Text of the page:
While the college’s name has changed over the years, its purpose has always been to provide a rigorous academic experience that helps students develop the skills and confidence they need to thrive in a dynamic world.


The Agricultural College of Utah is established under an act by the territorial assembly of Utah.


Students publish the first campus newspaper Student Life. The name is changed to the Utah Statesman in 1978.


The university designates five “schools,” including the School of General Science, which includes much of the courses in the humanities and social sciences.


The state legislature attempts to consolidate the University of Utah with the Agricultural College of Utah to limit competition. It fails. However, a legislative mandate prohibits the university from offering instruction of the arts, education, and humanities. All  academic restrictions are lifted by 1927.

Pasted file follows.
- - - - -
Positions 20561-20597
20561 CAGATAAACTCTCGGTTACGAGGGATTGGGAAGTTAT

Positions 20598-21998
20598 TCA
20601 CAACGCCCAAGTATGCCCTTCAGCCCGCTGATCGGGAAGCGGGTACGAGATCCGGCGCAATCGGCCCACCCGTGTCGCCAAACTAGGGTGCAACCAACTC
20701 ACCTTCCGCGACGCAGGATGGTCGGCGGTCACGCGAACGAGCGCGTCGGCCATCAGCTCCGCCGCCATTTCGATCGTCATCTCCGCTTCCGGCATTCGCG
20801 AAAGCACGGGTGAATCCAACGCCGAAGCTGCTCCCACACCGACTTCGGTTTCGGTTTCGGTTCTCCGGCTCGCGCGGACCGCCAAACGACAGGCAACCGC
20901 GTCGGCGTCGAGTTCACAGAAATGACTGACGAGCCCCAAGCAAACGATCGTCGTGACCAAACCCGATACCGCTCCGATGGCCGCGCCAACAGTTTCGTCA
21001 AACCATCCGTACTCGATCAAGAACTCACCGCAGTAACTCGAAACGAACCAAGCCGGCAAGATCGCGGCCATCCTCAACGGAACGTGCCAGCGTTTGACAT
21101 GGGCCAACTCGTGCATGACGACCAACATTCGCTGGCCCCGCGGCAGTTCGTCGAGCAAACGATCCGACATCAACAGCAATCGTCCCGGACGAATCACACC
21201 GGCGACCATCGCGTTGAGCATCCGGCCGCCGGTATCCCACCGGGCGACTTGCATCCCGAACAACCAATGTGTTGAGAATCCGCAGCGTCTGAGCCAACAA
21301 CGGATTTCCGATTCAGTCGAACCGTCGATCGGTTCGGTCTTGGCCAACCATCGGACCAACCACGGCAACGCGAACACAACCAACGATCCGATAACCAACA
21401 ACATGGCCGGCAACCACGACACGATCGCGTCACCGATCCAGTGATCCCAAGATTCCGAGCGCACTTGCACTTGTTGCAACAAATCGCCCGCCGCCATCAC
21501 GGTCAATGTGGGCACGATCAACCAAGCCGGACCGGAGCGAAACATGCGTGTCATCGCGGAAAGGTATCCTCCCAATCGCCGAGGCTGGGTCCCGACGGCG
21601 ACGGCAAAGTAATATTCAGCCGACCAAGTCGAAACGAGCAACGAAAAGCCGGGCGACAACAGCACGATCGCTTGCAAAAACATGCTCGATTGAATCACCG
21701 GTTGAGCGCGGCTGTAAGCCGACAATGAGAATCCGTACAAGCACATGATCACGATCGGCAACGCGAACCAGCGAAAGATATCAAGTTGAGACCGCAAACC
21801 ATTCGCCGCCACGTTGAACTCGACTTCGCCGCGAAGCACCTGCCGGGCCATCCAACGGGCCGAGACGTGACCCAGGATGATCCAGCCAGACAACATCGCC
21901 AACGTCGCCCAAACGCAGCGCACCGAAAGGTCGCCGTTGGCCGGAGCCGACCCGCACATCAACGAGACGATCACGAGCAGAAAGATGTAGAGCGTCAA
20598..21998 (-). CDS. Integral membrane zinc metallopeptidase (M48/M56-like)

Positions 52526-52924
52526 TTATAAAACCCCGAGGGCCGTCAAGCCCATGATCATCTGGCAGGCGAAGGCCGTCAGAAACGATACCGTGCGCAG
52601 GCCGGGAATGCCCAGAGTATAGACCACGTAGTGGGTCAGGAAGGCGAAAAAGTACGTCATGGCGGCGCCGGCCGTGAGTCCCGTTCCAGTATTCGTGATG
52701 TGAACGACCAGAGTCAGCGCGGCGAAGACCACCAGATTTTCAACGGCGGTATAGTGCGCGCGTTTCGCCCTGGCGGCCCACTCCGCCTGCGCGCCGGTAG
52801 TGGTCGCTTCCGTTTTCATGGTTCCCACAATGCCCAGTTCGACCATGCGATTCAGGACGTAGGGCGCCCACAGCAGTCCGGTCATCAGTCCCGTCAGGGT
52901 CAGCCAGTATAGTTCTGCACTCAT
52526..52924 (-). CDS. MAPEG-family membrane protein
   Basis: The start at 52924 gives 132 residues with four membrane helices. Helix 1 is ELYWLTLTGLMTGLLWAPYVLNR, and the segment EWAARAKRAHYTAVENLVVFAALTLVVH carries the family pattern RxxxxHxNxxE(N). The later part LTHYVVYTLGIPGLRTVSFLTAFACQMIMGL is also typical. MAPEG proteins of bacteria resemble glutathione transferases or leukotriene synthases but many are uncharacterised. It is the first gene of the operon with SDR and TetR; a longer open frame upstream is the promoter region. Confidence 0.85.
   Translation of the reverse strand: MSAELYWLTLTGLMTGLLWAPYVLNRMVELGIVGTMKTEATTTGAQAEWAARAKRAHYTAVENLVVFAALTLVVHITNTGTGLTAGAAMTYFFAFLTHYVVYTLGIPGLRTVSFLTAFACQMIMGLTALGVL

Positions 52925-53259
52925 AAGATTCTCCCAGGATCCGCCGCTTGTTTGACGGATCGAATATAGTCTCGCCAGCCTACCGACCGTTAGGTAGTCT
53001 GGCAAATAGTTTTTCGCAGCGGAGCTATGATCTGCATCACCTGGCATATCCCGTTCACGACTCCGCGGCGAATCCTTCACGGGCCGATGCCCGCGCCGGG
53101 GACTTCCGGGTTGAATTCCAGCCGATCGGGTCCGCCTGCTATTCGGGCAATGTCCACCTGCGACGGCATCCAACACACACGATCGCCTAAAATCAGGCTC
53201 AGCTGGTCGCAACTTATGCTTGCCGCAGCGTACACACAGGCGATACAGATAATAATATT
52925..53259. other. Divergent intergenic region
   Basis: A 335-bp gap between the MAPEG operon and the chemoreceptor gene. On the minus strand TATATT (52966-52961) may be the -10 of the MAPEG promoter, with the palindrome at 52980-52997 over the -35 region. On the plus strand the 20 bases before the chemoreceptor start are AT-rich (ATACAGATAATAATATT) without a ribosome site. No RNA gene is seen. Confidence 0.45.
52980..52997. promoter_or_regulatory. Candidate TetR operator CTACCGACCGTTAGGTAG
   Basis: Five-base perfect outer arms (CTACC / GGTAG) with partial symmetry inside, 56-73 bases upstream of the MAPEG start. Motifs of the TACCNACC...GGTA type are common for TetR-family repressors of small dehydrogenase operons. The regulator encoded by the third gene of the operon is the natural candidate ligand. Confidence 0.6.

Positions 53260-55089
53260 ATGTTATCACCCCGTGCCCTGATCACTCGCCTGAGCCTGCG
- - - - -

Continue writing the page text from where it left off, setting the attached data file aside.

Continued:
The university restructures the School of General Science to include a School of Basic Arts and Sciences, which is renamed the School of Arts and Sciences in 1932.


The university’s first international program is established at Kardj College in Iran.


After several name changes, the university is officially renamed Utah State University.


The university creates the College of Humanities and Sciences. A year later the College reorganizes as the College of Humanities and Arts. The Social Sciences are added in 1971, forming the College of the Humanities, Arts, and Social Sciences.


USU establishes its Undergraduate Research Program, making it the oldest in the country after MIT.


A fire destroys much of the north wing of Old Main. Renovation efforts take 14 years to complete.


The Caine School of the Arts is established as a separate entity from the College of Humanities and Social Sciences. John C. Allen is appointed the first dean of CHaSS.


The first issue of the college alumni magazine Liberalis is published.